The heart is an amazing organ. The ancient Greeks believed that the heart was the seat of reason and the center of intelligence in the body. The Greek philosopher Aristotle claimed it was the most important organ of the body, the center of all life. The physician Galen believed the heart was the organ most closely related to the soul. The ancient Egyptians also saw the heart as the seat of the soul, but saw it as the center of all emotions and place where wisdom resides as well.
No matter what we know from modern science about the heart as a muscle that pushes blood around the body we still think of the heart as the place where emotion resides. When we fall in love don't we feel the heat of our passion spread out from the center of our hearts? And when we are hurt by love don't we feel the sharpest pain of it in our very hearts like a physical blow? We trust the heart as a source of wisdom, saying things like: "The heart knows," "trust your heart," and "follow your heart." But is it wise? Especially when it seems to control all those feelings surrounding that slipperiest of emotions . . . love.
In the Renaissance, Leonardo DaVinci observed the push and pull of blood through the chambers of the heart and said: "At one and the same time, in one and the same subject, two opposite motions cannot take place, that is, repentance and desire." Maybe Leo had something there . . . can love (desire) survive in the same place that constant hurt, pain, or sorrow (regret/repentance) does?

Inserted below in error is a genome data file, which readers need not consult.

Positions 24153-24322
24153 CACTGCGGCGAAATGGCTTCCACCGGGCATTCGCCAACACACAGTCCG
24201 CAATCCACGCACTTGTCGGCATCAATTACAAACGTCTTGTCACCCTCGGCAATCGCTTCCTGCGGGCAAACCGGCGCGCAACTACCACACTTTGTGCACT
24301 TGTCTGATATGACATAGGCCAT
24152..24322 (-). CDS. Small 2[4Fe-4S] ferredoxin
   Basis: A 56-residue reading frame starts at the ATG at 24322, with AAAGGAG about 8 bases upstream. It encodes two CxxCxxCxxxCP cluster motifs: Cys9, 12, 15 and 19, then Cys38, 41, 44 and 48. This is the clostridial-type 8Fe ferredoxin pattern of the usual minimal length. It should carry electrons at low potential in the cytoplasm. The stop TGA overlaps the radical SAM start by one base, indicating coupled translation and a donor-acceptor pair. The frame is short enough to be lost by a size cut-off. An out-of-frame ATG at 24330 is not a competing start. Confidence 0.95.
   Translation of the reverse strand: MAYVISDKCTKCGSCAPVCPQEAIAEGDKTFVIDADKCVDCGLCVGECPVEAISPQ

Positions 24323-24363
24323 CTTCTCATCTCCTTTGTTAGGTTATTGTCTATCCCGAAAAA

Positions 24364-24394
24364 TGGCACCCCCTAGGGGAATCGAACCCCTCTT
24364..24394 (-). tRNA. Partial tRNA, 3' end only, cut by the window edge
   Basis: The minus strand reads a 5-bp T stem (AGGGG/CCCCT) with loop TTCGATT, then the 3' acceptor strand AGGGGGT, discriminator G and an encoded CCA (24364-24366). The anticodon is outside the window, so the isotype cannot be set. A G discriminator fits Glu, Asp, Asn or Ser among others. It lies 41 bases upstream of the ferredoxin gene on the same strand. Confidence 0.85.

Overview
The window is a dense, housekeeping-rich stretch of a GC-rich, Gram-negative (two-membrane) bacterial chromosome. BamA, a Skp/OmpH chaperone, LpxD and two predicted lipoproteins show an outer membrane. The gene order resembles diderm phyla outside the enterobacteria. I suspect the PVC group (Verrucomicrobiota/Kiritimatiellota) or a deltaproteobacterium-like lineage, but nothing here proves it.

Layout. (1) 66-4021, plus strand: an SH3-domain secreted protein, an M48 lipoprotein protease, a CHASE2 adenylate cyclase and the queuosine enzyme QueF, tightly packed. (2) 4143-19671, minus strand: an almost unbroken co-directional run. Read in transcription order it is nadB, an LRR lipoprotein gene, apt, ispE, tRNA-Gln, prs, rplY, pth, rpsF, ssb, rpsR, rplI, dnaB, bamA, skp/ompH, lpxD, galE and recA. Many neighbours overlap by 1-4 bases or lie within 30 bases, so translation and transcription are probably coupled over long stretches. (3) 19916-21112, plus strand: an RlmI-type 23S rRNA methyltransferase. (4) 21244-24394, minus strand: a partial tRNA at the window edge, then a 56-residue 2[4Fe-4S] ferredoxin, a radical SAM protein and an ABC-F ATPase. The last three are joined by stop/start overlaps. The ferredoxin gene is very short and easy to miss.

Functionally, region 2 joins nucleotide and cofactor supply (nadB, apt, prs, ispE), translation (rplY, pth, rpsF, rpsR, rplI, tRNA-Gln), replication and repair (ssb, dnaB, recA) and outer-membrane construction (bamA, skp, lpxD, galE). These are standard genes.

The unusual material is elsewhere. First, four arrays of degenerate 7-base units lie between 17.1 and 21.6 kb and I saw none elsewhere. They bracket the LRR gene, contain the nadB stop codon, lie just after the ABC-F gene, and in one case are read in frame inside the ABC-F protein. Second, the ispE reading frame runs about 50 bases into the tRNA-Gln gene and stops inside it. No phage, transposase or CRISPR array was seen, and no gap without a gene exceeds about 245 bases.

I suspect love never dies easily. Even though that warm hearted feeling can be driven out from time to time by the pain of heartache, love rarely goes down without a fight. And even though we occasionally repent or regret our relationships with our lovers, our desire to love and to be loved will win out if we let it.
Since heart disease has been on the rise, we have been told to take good care of our physical hearts, to eat healthy and get exercise. I suspect this is good for our emotional hearts as well. And we should watch out equally carefully for our lovers' hearts. We ought to feed each other sweet words not harsh, exercise caution before striking out at each other, and sometimes we need to swallow our own harsh words and apologize, swallow the hurts we've been dealt and forgive.
Leonardo is right that desire and repentance cannot exist simultaneously, but in the heart they must exist side by side. It is the push and pull, the give and take, that keeps the heart pumping. It is finding the balance between joy and pain that will keep love working. I would purposely misquote that infamous line in Love Story as: "Love means always having to say you are sorry." Love means accepting that both you and your lover have faults and that you will be probably be hurt when you love deeply. Love means loving someone through their melancholy funks or despite their bull-in-a-china shop ways. Love means loving the whole package, light and dark, yin and yang.